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New US Air Force Policy Boosts Religious Freedom for Service Members of All Faiths

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February 21, 2020
New Air Force Policy | First Liberty

by Mike Berry • 5 min read

Although nearly three-quarters of American service members identify as Christian, we must not overlook our brothers- and sisters-in-arms from other faith groups.

Recently, the U.S. Air Force took the noble and commendable step of formally allowing airmen to seek waivers that would accommodate their religious dress and personal grooming requirements. This is a victory for religious liberty within our military.

The Air Force’s change of policy might be new, but our military’s commitment to accommodating religious exercise has deep roots.

In 1913, Dr. Baghat Singh Thind left the Punjabi region of India and arrived in Seattle. Four years later, during World War I, Dr. Thind enlisted in the U.S. Army. As a devout Sikh, Dr. Thind became the first person to wear a turban while serving in the U.S. Army.

During World War II, the U.S. Army’s 442nd Regimental Combat Team was comprised almost entirely of Japanese Americans, most of whom were presumably raised in Buddhist homes. Recognizing this, the U.S. Army provided the 442nd with two Japanese American chaplains. The 442nd would go on to perform legendary exploits, becoming the most decorated unit of its size in U.S. military history.

Going all the way back to the Revolutionary War, military records reflect a small but notable number of Muslims. Yusuf Ben Ali—whose name would later appear as Joseph Benhaley—fought alongside the colonists during America’s fight for independence.

Since its founding, America has sought to accommodate the free exercise of religious minorities. Recently, however, some activists have shown little tolerance for religious freedom in the military, even going so far as to demand courts-martial for military commanders who dare to reveal their religious beliefs, or threaten legal action against government officials who recognize faith as a vital part of military service.


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Sometimes, it is the government itself that exhibits hostility against religious freedom. But when the government gets it right, it’s always worth recognizing and celebrating. Such is the case with the Air Force’s new policy.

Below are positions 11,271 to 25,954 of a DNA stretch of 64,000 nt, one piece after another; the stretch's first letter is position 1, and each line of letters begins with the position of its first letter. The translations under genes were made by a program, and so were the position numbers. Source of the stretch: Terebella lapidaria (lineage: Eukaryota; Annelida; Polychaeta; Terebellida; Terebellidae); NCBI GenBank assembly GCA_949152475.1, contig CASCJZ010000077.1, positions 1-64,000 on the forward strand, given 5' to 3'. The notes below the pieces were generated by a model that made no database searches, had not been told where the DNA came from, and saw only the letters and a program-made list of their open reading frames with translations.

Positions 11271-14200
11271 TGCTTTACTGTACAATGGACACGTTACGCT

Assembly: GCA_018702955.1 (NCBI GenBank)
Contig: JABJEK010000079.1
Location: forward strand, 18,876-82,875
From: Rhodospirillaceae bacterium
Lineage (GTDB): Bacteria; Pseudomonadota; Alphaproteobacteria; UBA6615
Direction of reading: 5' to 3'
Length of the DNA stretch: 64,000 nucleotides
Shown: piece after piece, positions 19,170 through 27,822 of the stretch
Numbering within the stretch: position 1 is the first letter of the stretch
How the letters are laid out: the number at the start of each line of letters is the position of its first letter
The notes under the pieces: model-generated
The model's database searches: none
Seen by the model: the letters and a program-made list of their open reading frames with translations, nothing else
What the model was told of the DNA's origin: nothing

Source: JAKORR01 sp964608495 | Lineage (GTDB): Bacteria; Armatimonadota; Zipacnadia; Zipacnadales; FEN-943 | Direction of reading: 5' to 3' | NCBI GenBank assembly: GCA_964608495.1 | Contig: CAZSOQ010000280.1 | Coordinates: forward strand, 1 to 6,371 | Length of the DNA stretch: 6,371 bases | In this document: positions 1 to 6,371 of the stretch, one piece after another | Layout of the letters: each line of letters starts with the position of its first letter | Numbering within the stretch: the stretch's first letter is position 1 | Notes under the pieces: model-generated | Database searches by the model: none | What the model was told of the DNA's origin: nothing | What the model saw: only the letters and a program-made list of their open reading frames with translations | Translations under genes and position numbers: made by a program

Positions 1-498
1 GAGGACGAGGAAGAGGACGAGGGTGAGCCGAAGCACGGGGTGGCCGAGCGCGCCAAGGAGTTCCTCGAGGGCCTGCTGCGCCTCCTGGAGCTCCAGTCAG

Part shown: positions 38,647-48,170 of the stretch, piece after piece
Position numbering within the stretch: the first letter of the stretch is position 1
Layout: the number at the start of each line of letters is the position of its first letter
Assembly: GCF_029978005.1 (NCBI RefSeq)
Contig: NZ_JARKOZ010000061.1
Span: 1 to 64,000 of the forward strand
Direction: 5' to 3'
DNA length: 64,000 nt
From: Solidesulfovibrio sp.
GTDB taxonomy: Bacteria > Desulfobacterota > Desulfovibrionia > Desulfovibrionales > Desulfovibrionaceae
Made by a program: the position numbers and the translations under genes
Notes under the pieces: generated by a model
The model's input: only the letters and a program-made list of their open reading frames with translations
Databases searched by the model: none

Under the policy, Dress and Personal Appearance of Air Force Personnel, airmen can request a waiver to wear religious apparel, as long as they meet all other standards of appearance. The new policy also allows for exemptions from the military’s usual grooming standards. This means service members of the Sikh and Muslim faiths may grow facial hair in keeping with their religious traditions.

Rest assured this is not carte blanche for hipster culture to take over the usually buttoned-up Pentagon. Not every request for accommodation must be granted. Longstanding military rules and protocol can still trump a religious accommodation request. For example, long, unshorn hair on a flight line would present an obvious safety hazard. Likewise, the inability to wear protective gear might supersede a religious accommodation. In other words, as long as the accommodation doesn’t interfere with military duties and discipline, it should be granted.

On balance, however, the new policy is good for religious freedom, and good for America. Despite what some activists might say, religious freedom makes us a stronger, freer nation.

My firm, First Liberty Institute, has a proud history of defending religious freedom for our service members and veterans. We know the deep significance of honoring brave service members such as Dr. Thind, Yusuf Ben Ali and the 442nd RCT. In fact, just last year we won a landmark victory at the U.S. Supreme Court in defense of a World War I veterans memorial that honors 49 men who volunteered in defense of our nation.

The new Air Force policy will not cure the hostility against religion that continues to plague our nation and our military. But it is a positive step in the right direction. After all, those who swear an oath to the Constitution deserve no less than the religious freedom they protect and defend.

* This article was originally published on Stars and Stripes on February 14, 2020.

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